The Merbs and Pinkowski families were unable to talk about what they saw in a Georgia morgue until Dr. Metts issued his report in 2007. Professor Merbs was glad that he went to Savannah to work on the case. He will never forget it.
Joe Davis, director of Public Affairs at the Washington office of VFW, delivered the keynote address and read a letter from George Lisicki, commander of the VFW, with 2.3 million members, in support of the House resolution which will make Pulaski in death an honorary citizen of the United States.
At the right moment, Alexander Koproski and his wife, Patricia, received a dual award in recognition of their devotion to the National Polish Center over many years. They turned the offices they held to younger hands but remained as board directors.
Dr. Jack Pinkowski presents an award of special recognition to Alexander and Patricia Koproski, chairman emeritus and treasurer emeritus, respectively, of the National Polish Center
In just two years, the National Polish Center has found enough partners in the modernized Pulaski tribute on Capitol Hill to make it harder and harder to accommodate them in laying wreaths at the bust of Pulaski. The alcove around the sculpture in the Senate Vestibule is pretty small. Owing to new security regulations, which require a senator's intern, page, or guide, to accompany each group, no more than 15 persons at a time, through the Senate wing, each group took turns.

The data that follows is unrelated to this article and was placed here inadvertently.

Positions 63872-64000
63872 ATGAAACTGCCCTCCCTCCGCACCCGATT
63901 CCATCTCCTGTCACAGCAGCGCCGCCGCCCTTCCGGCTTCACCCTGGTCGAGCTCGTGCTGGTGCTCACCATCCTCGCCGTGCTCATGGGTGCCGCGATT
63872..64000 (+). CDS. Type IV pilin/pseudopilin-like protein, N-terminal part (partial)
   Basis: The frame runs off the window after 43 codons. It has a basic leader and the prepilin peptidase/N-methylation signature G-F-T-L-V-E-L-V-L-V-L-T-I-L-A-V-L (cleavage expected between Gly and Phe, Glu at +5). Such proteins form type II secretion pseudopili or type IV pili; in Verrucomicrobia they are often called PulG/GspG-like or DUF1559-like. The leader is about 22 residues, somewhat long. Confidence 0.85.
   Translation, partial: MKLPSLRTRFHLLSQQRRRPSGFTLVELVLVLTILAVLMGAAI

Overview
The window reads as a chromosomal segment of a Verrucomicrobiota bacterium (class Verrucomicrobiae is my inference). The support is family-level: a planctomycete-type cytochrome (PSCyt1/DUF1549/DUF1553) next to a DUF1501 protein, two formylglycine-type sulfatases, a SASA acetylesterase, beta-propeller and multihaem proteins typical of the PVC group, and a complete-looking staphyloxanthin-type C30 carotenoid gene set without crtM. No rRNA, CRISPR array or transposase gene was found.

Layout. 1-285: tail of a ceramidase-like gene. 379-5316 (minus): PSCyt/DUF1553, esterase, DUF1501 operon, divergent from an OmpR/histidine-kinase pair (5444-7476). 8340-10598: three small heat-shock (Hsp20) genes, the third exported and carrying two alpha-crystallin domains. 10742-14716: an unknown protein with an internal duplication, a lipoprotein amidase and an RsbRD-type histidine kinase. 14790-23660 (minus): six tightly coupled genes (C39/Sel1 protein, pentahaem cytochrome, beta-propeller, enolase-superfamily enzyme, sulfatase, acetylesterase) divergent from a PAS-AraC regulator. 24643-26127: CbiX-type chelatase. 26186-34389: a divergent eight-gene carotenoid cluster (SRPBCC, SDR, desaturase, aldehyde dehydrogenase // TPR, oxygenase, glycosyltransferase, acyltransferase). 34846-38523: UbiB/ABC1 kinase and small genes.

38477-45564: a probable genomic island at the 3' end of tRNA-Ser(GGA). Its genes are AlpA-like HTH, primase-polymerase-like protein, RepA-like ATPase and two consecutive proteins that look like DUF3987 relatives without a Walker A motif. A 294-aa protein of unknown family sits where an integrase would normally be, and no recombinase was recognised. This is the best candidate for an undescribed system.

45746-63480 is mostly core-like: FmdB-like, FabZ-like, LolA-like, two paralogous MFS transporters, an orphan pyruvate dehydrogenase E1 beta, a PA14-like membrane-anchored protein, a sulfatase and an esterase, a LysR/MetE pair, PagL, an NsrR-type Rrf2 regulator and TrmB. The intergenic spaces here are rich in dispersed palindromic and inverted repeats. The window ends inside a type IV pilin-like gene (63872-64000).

It meant that most of the March 6th celebrators soon lost touch with one another. Unless the senators find a larger place for the Pulaski bust, the piecemeal method of wreath laying will remain.
The last time the Pulaski bust was moved from a dark corner to a more prominent spot in the Senate Vestibule was 1972 when Senators Hubert Humphrey and Edmund Muskie used their influence to change the location.
Standing at the bust of General Pulaski (l. to. r.) are Teresa G. Wojcik Ph.D. and her father Walter Wojcik
(Editor's note: It is expected that the Pennsylvania Historical and Museum Commission will soon approve Edward Pinkowski's application for a historical marker in Philadelphia where Henry Dmochowski carved the Pulaski bust.)
Pulaski Cadets pay homage to General Pulaski; the busts behind them, in the relatively small space of the stairwell are (l. to r.) Thaddeus Koscuszko, Giuseppe Garibaldi, Casimir Pulaski